Saturday, March 12, 2016

Herb Sampler, Selling Your Work, and More

Lovage - My favorite herb in the kit so far!
So as I mentioned in my first Herb Sampler post, I've finally gotten down to doing serious work on this project I've been meaning to get done for more than two decades.  It's a pretty good kit, this Herb Sampler, similar to the Berry Sampler in many ways.  But there are a few differences that make the Berry Sampler superior, I think. 

First of all, the berries are more three dimensional.  The leaves and such in the berry kit are more tilted, giving the whole piece more of a living feeling.  And the second issue is that this is the first time I have run out of green paper in a kit!  I'm very surprised.  I've never had this happen before, and certainly not with the old Quill Art kits.  Fortunately I had one of those old kits around to raid, and found enough similar paper to continue.  It isn't perfect.  The color is just a smidge off, and the width isn't quite as narrow by half a millimeter, but given one thing and another, I think it will suffice.  I'm pretty picky.  I think all quillers are detail oriented by nature, so good enough is probably, well, good enough.

Kit is coming along - just three more to go - assuming
I now have enough paper ...
I was about half way through the herb kit when a friend visited and saw my completed berry sampler up on the wall in the kitchen.  She liked it, but it was when I showed her my still-in-progress herb sampler that her eyes really lit up.  She asked me to make her one, and said she'd pay for it.  I was (an am) a bit baffled as how to handle it.  I'm more than happy to make her one, although it may be a while before I manage to get through another entire sampler after 23 years of waiting :)  But more, it is the idea of selling this kind of work.  It is impossible to actually get the work value out of quilling, assuming you pay yourself an hourly rate that reflects your expertise at the craft.  Even say $20 an hour, which seems very low for such work, means I'd be charging hundreds of dollars for this piece.  I'm not going to ask a friend to pay that.  So what is the answer?  Ask for less?  Ask for nothing and give it away?  That last is certainly how I've dealt with this issue in the past.  It has always seemed strange to get paid for quilling.  How do you deal with this issue?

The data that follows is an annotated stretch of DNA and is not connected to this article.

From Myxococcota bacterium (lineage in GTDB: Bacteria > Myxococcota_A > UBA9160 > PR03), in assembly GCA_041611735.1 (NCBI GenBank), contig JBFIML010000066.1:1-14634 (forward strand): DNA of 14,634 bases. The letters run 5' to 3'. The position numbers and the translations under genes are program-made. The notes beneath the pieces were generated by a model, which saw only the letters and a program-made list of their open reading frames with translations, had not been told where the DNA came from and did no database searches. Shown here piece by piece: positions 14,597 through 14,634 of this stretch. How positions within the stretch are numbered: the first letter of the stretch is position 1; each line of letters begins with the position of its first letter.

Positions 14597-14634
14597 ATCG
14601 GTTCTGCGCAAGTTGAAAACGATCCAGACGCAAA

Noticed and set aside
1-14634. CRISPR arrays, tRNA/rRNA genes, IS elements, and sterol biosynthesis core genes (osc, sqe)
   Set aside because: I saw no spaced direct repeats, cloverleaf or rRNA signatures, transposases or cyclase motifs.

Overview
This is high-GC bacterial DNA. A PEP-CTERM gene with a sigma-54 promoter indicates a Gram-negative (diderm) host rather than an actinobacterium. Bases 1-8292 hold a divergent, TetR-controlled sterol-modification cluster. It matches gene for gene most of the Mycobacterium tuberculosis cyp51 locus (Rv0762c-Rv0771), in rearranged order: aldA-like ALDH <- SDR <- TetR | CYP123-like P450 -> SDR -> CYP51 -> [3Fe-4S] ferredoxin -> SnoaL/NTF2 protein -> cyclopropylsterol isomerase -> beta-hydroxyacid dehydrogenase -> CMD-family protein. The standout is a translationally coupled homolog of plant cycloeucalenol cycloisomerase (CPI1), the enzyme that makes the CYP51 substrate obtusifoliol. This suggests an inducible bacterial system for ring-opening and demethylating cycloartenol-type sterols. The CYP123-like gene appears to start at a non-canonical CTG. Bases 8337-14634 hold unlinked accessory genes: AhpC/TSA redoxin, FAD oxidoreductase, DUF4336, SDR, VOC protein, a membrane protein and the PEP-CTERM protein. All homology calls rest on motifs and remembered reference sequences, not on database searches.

Form with filled quills for petals.
So I've placed a picture of the "Lovage" herb front and center on this post.  The Lovage is my favorite so far.  I really love the way the flowers look, with the graceful curls all the same size.  I did not use a mold or form to make these.  I simply eyeball the size, and get very consistent results.  I rarely use the forms and molds, since I find them sort of distracting.  Still, I did use them recently to create my "Pantone" flower, ensuring all the petals would have the same size, in spite of the different weights of the paper.  How about you, do you use forms, and when?

Image Credits:  My pictures of my own stuff, and my own work.  Herb Sampler kit is 1993 Malinda Johnston.